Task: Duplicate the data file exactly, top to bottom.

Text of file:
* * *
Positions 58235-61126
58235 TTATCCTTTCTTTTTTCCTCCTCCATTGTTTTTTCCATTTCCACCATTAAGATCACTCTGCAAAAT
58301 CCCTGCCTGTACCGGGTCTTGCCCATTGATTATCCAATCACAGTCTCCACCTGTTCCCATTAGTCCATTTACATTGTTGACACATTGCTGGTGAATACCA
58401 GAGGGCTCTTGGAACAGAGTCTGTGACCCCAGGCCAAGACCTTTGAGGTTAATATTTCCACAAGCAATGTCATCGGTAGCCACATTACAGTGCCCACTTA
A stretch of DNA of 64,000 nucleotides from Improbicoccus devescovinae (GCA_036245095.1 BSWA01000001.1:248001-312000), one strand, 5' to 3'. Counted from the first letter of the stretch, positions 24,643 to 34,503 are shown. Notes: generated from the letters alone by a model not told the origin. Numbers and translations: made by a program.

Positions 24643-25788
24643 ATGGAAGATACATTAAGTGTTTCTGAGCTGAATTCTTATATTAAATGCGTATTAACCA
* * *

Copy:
Positions 58235-61126
58235 TTATCCTTTCTTTTTTCCTCCTCCATTGTTTTTTCCATTTCCACCATTAAGATCACTCTGCAAAAT
58301 CCCTGCCTGTACCGGGTCTTGCCCATTGATTATCCAATCACAGTCTCCACCTGTTCCCATTAGTCCATTTACATTGTTGACACATTGCTGGTGAATACCA
58401 GAGGGCTCTTGGAACAGAGTCTGTGACCCCAGGCCAAGACCTTTGAGGTTAATATTTCCACAAGCAATGTCATCGGTAGCCACATTACAGTGCCCACTTA
A stretch of DNA of 64,000 nucleotides from Improbicoccus devescovinae (GCA_036245095.1 BSWA01000001.1:248001-312000), one strand, 5' to 3'. Counted from the first letter of the stretch, positions 24,643 to 34,503 are shown. Notes: generated from the letters alone by a model not told the origin. Numbers and translations: made by a program.

Positions 24643-25788
24643 ATGGAAGATACATTAAGTGTTTCTGAGCTGAATTCTTATATTAAATGCGTATTAACCA